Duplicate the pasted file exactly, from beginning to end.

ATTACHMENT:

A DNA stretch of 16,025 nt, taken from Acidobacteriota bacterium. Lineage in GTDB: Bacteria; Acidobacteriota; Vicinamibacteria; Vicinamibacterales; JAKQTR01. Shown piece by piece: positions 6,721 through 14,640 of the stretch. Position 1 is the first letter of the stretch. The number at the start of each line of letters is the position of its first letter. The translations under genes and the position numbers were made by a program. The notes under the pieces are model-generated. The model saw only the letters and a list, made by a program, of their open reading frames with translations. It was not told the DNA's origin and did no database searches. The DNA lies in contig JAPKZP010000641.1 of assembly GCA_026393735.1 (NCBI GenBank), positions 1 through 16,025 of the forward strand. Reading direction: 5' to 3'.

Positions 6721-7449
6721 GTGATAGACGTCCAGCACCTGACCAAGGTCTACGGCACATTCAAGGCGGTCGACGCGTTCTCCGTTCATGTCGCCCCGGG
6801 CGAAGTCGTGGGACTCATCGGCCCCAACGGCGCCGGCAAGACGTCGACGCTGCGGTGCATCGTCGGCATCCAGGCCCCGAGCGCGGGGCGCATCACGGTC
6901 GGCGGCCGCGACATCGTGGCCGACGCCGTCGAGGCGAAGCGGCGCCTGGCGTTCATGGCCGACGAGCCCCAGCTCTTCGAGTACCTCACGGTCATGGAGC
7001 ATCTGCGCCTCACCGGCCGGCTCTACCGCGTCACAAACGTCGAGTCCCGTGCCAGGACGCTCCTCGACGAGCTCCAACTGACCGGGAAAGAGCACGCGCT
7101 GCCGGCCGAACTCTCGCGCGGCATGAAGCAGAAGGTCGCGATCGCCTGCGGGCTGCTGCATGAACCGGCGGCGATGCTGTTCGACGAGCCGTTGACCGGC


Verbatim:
A DNA stretch of 16,025 nt, taken from Acidobacteriota bacterium. Lineage in GTDB: Bacteria; Acidobacteriota; Vicinamibacteria; Vicinamibacterales; JAKQTR01. Shown piece by piece: positions 6,721 through 14,640 of the stretch. Position 1 is the first letter of the stretch. The number at the start of each line of letters is the position of its first letter. The translations under genes and the position numbers were made by a program. The notes under the pieces are model-generated. The model saw only the letters and a list, made by a program, of their open reading frames with translations. It was not told the DNA's origin and did no database searches. The DNA lies in contig JAPKZP010000641.1 of assembly GCA_026393735.1 (NCBI GenBank), positions 1 through 16,025 of the forward strand. Reading direction: 5' to 3'.

Positions 6721-7449
6721 GTGATAGACGTCCAGCACCTGACCAAGGTCTACGGCACATTCAAGGCGGTCGACGCGTTCTCCGTTCATGTCGCCCCGGG
6801 CGAAGTCGTGGGACTCATCGGCCCCAACGGCGCCGGCAAGACGTCGACGCTGCGGTGCATCGTCGGCATCCAGGCCCCGAGCGCGGGGCGCATCACGGTC
6901 GGCGGCCGCGACATCGTGGCCGACGCCGTCGAGGCGAAGCGGCGCCTGGCGTTCATGGCCGACGAGCCCCAGCTCTTCGAGTACCTCACGGTCATGGAGC
7001 ATCTGCGCCTCACCGGCCGGCTCTACCGCGTCACAAACGTCGAGTCCCGTGCCAGGACGCTCCTCGACGAGCTCCAACTGACCGGGAAAGAGCACGCGCT
7101 GCCGGCCGAACTCTCGCGCGGCATGAAGCAGAAGGTCGCGATCGCCTGCGGGCTGCTGCATGAACCGGCGGCGATGCTGTTCGACGAGCCGTTGACCGGC